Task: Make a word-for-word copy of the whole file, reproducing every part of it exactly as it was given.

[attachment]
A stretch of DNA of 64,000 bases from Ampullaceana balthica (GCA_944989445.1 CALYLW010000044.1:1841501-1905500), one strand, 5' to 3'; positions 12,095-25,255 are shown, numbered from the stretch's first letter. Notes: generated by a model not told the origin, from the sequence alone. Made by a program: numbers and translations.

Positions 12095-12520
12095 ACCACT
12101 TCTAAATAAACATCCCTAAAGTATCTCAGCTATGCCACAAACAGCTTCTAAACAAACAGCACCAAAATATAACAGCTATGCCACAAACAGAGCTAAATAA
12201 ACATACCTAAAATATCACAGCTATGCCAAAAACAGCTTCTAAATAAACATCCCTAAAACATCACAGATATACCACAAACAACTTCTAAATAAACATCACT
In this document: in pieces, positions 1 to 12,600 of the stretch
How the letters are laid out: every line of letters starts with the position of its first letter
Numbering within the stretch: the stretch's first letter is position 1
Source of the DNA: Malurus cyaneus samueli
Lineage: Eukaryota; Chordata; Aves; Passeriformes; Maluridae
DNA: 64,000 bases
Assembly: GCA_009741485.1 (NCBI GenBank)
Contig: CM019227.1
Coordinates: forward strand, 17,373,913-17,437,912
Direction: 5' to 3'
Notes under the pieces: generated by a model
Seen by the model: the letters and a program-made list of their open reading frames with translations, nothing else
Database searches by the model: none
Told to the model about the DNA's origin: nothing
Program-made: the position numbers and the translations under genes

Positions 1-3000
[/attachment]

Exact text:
A stretch of DNA of 64,000 bases from Ampullaceana balthica (GCA_944989445.1 CALYLW010000044.1:1841501-1905500), one strand, 5' to 3'; positions 12,095-25,255 are shown, numbered from the stretch's first letter. Notes: generated by a model not told the origin, from the sequence alone. Made by a program: numbers and translations.

Positions 12095-12520
12095 ACCACT
12101 TCTAAATAAACATCCCTAAAGTATCTCAGCTATGCCACAAACAGCTTCTAAACAAACAGCACCAAAATATAACAGCTATGCCACAAACAGAGCTAAATAA
12201 ACATACCTAAAATATCACAGCTATGCCAAAAACAGCTTCTAAATAAACATCCCTAAAACATCACAGATATACCACAAACAACTTCTAAATAAACATCACT
In this document: in pieces, positions 1 to 12,600 of the stretch
How the letters are laid out: every line of letters starts with the position of its first letter
Numbering within the stretch: the stretch's first letter is position 1
Source of the DNA: Malurus cyaneus samueli
Lineage: Eukaryota; Chordata; Aves; Passeriformes; Maluridae
DNA: 64,000 bases
Assembly: GCA_009741485.1 (NCBI GenBank)
Contig: CM019227.1
Coordinates: forward strand, 17,373,913-17,437,912
Direction: 5' to 3'
Notes under the pieces: generated by a model
Seen by the model: the letters and a program-made list of their open reading frames with translations, nothing else
Database searches by the model: none
Told to the model about the DNA's origin: nothing
Program-made: the position numbers and the translations under genes

Positions 1-3000